Dept. of Energy announced the Liberty Eclipse exercise to test electrical grid against cyber attacks

DoE announced the Liberty Eclipse exercise to test the electrical grid ‘s ability to recover from a blackout caused by cyberattacks.

This is the first time the Department of Energy will test the electrical grid’s ability to recover from a blackout caused by cyberattacks.

We have discussed many times the effects of a cyber attack against an electrical grid, the most scaring scenario sees wide power outage bringing population in the dark.

Is this a feasible scenario for the US critical infrastructure?

The Department of Energy wants to test the resilience of an electrical grid to a cyber attack, so it’s going to launch the first hands-on exercise to test the ability of the operators of such infrastructure in recovering from a blackout caused by a cyber attack.

According to the E&E News website, the Department of Energy plans to conduct a weeklong experiment, dubbed ‘Liberty Eclipse,’ that will take place starting Nov. 1 on a restricted area off the cost of New York called Plum Island.

“The Department of Energy is planning an unprecedented, “hands-on” test of the grid’s ability to bounce back from a blackout caused by hackers, E&E News has learned.” reported the E&E News website.

“The “Liberty Eclipse” exercise will simulate the painstaking process of re-energizing the power grid while squaring off against a simultaneous cyberattack on electric, oil and natural gas infrastructure. The weeklong stress test is scheduled to take place this November on Plum Island, a restricted site off the coast of New York that houses a Department of Homeland Security animal disease center.”

This is the first time that the Department of Energy is planning such kind of “hands-on” test of the grid’s ability to restore operations from a blackout caused by a cyber attack. The “Liberty Eclipse” exercise aims at evaluating the response of the infrastructure to coordinated attacks against an electric, oil and natural gas infrastructure. The DOE wants to prepare the infrastructure of the country for threats.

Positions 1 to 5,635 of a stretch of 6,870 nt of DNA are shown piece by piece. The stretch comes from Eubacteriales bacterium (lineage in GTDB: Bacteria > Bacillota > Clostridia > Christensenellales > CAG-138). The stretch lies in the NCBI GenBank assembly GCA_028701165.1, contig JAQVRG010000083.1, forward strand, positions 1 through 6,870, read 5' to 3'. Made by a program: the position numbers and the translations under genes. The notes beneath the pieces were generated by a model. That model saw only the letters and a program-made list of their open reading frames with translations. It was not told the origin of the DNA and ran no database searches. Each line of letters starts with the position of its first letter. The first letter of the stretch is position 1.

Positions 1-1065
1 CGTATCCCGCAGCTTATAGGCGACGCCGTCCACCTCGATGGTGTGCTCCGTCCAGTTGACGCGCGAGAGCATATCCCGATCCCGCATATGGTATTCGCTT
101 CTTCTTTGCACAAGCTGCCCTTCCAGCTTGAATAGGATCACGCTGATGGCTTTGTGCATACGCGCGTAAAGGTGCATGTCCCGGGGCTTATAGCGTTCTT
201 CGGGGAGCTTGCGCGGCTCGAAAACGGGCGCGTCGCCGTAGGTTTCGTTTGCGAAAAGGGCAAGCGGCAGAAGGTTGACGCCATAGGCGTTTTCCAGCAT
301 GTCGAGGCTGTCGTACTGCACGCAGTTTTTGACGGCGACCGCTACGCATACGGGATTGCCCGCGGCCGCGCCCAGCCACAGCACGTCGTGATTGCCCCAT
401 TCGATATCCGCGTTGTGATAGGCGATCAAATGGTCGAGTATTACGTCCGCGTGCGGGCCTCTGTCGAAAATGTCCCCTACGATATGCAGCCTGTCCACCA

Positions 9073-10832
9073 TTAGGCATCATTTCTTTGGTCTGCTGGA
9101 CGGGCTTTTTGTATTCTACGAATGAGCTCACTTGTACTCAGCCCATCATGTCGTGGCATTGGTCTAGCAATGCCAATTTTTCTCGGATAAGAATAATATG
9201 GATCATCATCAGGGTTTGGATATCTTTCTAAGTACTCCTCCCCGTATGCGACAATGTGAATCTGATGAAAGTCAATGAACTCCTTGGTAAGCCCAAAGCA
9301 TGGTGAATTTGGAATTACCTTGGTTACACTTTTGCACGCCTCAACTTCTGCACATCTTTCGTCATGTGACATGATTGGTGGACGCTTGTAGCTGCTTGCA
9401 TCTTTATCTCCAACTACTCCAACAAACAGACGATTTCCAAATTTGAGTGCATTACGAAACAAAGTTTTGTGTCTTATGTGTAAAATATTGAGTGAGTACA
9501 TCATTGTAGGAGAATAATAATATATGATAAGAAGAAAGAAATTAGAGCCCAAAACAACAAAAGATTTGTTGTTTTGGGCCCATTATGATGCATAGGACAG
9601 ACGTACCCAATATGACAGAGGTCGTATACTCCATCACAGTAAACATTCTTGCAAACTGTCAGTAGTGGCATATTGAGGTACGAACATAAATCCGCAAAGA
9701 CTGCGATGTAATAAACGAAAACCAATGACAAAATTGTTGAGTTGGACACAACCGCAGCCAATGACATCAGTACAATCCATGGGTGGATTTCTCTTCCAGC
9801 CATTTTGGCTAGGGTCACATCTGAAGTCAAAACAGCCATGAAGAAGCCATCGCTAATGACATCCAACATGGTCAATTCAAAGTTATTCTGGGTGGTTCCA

“It’s in our national security interest to continue to protect these sources of energy and to deliver them around the world,” Energy Secretary Rick Perry said at a cybersecurity conference in New York last week.

“Taking care of that infrastructure, from the standpoint of protecting it from cyberattacks — I don’t think it’s ever been more important than it is today.”

electrical grid

The goal of the Liberty Eclipse exercise is to prepare the response to a major incident caused by cyber attacks, that could be frequent events in a short future. Utilities that have to restore electricity following massive blackouts first need to provide initial jump of electricity before they can start generating it.

This operation is done by the operators by using diesel generators and other blackstart sources to choreograph “cranking paths” for restoring the functions of the electrical grid.

“Utilities can’t just flip a few switches to bring the lights on following a major shutdown. In fact, power plants typically need an initial jump of electricity before they can start generating it.” continues the E&E News website. Power companies rely on diesel generators and other blackstart sources to choreograph “cranking paths” for bringing the grid on its feet. Once enough pockets of electricity have been brought online, operators can sync up the islands with the wider grid.”

The entire process is time-consuming and can take many hours to be completed, even under the most favorable circumstances.

The DOE aims at speed up the restoration of the electrical grid by incorporating simulated cranking paths, provided by the Defense Advanced Research Projects Agency, that were designed for this reason.

“Together, [participants] will work to energize a blackstart cranking path by detecting the attack, cleaning malicious influence, and restoring crank path digital systems to operation,” the DOE states in a planning memo from last month.

This is the first exercise that is going to test the “blackstart” cranking paths that were excluded from previous simulations.



Pierluigi Paganini

(Security Affairs – Electrical Grid, hacking)



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